MANTRAP (Paramount, 1926) A vivacious young manicurist married to a backwoods he-man, flirts with a vacationing divorce lawyer who has sworn off the fair sex. Directed by Victor Fleming. With Clara Bow, Ernest Torrence and Percy Marmont. Silent romantic comedy. New print from the Library of Congress Packard Campus film lab. Black & white, 86 min. Live musical accompaniment by Andrew Simpson.
Thursday, May 17 (7:30 p.m.)
AN EVENING OF TV DETECTIVES
Columbo (NBC, 1968-1978) Starring Peter Falk. Color. 90 min.
Baretta (ABC, 1975-78) Starring Robert Blake. Color. 60 min.
Friday, May 18 (7:30 p.m.)
SHAFT (MGM, 1971) Private eye John Shaft enlists the help of gangsters and African nationals when he is hired by a crime lord to find his kidnapped daughter. Directed by Gordon Parks. With Richard Roundtree and Moses Gunn. Action crime drama. Color. 100 min. Rated R. Selected for the National Film Registry in 2000.
Saturday, May 19 (7:30 p.m.)
THE FRENCH CONNECTION (20th Century Fox, 1971) Two New York narcotics cops set out to bust a French drug smuggling ring. Directed by William Friedkin. With Gene Hackman, Fernando Rey and Roy Scheider. Action crime drama. Color. 104 min. Rated R. Selected for the National Film Registry in 2005.
Thursday, May 24 (7:30 p.m.)
THE LOST WORLD (First National Pictures, 1925) A group of explorers go to Venezuela in search of dinosaurs reported to exist on a remote plateau. Directed by Harry O. Hoyt. With Bessie Love, Lewis Stone, Lloyd Hughes and Wallace Berry. Silent science fiction adventure with live musical accompaniment by Andrew Simpson. Black & white, 100 min. George Eastman House restoration. Selected for the National Film Registry in 1998.
Thursday, May 31 (7:30 p.m.)
CHICAGO CALLING (United Artists, 1952) An unemployed alcoholic photographer desperately needs to raise $50 to pay his phone bill so he may get news about his hospitalized daughter. Directed by John Reinhardt. With Dan Duryea, Mary Anderson and Gordon Gebert. Domestic drama. New print from the Library of Congress Packard Campus film lab. Black & white, 75 min.
Tom Mix + Rudolph Valentino + Pearl White: Niles Essanay
You want action? Movie-movie action? Then forget The Avengers, which opens in the US on May 4. The following day, head instead to the Niles Essanay Film Museum in the northern Californian town of Fremont, where they’ll be screening two action-packed flicks: Laughing at Danger and “The Tragic Plunge,” episode 7 of the serial The Perils of Pauline.
Haven’t heard of either one? Well, Laughing at Danger was an independent production released in 1924. It stars Richard Talmadge (no relation to sisters Constance Talmadge and Norma Talmadge), who, according to some sources, was quite popular in the Soviet Union, of all places.
As for the serial The Perils of Pauline, it was a humongous success in 1914, turning Pearl White into a major screen star. Actually, more than that. White became a near-legendary movie icon, one whose adventures have been copied, remade, and rebooted ever since. In fact, I wouldn’t be at all surprised if The Avengers features some bit or other taken from another movie, which had been taken from a previous movie, taken from another movie and another and another and so on going all the way back to the original copycat, which imitated – as an homage, of course – some moment from The Perils of Pauline.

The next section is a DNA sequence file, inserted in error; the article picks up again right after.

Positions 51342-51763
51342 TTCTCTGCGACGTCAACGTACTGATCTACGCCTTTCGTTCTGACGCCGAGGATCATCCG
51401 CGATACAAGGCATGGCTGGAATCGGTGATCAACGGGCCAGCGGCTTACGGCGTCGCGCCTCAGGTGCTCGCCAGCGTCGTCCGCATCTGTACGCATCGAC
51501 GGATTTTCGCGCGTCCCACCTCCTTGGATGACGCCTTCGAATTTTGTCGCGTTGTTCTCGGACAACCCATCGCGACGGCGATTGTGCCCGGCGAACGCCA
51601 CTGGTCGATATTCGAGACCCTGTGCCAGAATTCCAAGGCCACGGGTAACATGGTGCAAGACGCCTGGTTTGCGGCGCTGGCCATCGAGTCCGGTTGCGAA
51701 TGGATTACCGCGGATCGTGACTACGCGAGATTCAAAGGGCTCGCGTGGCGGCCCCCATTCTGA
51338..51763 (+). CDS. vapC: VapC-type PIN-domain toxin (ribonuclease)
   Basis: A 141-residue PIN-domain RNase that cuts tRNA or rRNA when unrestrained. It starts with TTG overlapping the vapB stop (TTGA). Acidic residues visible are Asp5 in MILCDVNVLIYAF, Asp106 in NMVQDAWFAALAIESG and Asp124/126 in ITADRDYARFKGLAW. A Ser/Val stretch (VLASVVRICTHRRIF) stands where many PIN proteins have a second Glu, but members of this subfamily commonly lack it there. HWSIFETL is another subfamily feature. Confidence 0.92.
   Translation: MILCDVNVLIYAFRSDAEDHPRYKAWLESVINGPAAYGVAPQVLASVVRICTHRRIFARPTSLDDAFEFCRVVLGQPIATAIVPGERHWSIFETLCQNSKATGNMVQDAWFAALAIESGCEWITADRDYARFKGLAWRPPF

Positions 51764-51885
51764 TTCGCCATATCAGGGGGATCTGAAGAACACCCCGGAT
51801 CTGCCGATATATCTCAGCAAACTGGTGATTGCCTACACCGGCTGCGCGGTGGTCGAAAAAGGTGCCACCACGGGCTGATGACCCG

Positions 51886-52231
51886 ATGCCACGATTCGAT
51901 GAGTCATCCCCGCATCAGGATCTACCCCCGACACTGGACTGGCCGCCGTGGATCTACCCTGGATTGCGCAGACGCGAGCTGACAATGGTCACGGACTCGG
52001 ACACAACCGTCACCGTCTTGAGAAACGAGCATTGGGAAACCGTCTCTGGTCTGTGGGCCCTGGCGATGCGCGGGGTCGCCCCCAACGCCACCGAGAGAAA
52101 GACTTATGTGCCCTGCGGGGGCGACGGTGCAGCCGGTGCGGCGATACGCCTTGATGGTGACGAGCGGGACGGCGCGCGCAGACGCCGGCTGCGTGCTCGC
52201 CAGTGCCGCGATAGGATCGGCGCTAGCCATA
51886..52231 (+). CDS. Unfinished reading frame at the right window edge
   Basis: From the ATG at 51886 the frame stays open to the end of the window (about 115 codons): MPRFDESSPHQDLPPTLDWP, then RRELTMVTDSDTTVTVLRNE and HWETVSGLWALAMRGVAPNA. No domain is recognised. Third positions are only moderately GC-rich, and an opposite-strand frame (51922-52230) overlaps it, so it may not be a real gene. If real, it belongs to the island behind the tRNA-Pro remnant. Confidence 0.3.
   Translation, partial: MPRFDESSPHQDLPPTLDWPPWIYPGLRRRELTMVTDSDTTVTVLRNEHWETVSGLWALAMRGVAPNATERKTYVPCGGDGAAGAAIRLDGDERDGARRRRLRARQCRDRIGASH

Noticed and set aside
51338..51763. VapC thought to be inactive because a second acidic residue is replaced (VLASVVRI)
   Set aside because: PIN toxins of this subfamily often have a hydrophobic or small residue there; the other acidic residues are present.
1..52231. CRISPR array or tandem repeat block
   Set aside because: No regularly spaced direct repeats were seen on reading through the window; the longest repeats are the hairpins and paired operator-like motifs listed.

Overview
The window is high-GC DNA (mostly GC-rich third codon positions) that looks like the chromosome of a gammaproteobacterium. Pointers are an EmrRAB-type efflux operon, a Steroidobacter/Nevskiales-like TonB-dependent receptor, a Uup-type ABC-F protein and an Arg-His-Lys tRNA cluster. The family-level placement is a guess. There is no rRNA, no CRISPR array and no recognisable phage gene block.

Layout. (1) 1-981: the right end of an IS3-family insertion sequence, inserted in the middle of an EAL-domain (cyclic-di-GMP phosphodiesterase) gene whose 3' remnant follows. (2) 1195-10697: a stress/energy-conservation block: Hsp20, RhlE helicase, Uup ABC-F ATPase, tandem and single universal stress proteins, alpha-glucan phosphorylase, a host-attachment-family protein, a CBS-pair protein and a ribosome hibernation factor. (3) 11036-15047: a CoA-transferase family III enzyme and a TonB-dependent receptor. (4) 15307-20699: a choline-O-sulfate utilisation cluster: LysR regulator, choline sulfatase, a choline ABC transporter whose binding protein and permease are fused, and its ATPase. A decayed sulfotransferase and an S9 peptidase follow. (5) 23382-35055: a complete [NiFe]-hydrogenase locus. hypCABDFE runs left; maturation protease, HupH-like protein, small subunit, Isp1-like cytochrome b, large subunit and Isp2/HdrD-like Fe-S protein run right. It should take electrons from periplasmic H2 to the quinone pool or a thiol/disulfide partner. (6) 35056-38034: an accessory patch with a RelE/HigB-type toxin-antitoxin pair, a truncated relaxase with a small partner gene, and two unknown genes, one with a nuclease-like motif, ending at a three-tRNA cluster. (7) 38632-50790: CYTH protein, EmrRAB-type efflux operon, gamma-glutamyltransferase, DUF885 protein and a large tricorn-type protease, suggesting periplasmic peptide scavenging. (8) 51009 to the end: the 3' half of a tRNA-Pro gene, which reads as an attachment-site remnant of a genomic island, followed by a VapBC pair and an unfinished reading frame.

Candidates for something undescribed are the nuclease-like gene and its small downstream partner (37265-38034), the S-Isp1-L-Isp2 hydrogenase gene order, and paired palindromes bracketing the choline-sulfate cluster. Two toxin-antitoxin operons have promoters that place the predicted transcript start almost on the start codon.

More May action will follow on May 12, with a screening of the Tom Mix Western The Untamed and “The Snake in the Flower,” episode 8 of The Perils of Pauline. The lovely Pauline Starke (no relation to the imperiled Pauline) is Tom Mix’s leading lady.
May 19 will be comedy-short night, featuring the likes of Charles Chaplin, Edna Purviance, Buster Keaton, Harold Lloyd, and Stan Laurel and Oliver Hardy.
And finally, on May 26 the Niles Essanay Museum will present one of the greatest silent films ever made: Rex Ingram’s The Four Horsemen of the Apocalypse (1921), a monumental blockbuster that catapulted Rudolph Valentino to superstardom. In terms of box office appeal, Valentino was sorta like Brad Pitt, George Clooney, and Robert Pattinson combined. A superstar if ever there was one. Valentino’s leading lady in The Four Horsemen is director Rex Ingram’s wife, the invariably excellent and very modern-looking and -acting Alice Terry.
For more information on the May schedule, check out the Niles Essanay Museum’s website.
Experimental Film in Los Angeles, 1945-1980
Los Angeles Filmforum continues its film series “Alternative Projections: Experimental Film in Los Angeles, 1945-1980” with The Alternative Projections Marathon on May 18. As per the Filmforum press release, “for the penultimate experience, we celebrate with an incredible range of films and videos that we haven’t squeezed into other screenings, with frequent breaks for socializing!”
Among the screening films are those by Pat O’Neill, Louis Hock, Chick Strand, Susan Mogul, Roberta Friedman and Grahame Weinbren, Gary Beydler, Michael Scroggins, Beth Block, William Hale, Amy Halpern, Morgan Fisher, Diana Wilson, Curtis Harrington, and others.
Among those, the best-known filmmaker is Curtis Harrington, among whose credits are more mainstream fare such as Games (1967), with Simone Signoret, James Caan, and Katharine Ross; What’s the Matter with Helen? (1971), with Debbie Reynolds and Shelley Winters; a couple of Charlie’s Angels episodes; and several episodes from Dynasty. Harrington died in May 2007.
The press release adds that “lots of folks (schedules permitting)” will be in attendance, but who those folks might be is unclear. The screenings will take place at 8:00 pm Friday, May 18 – 2:00 am Saturday, May 19, at the Echo Park Film Center, 1200 N. Alvarado St. Tickets cost $10 general, $6 students/seniors, free for Filmforum members.
For more details, head here.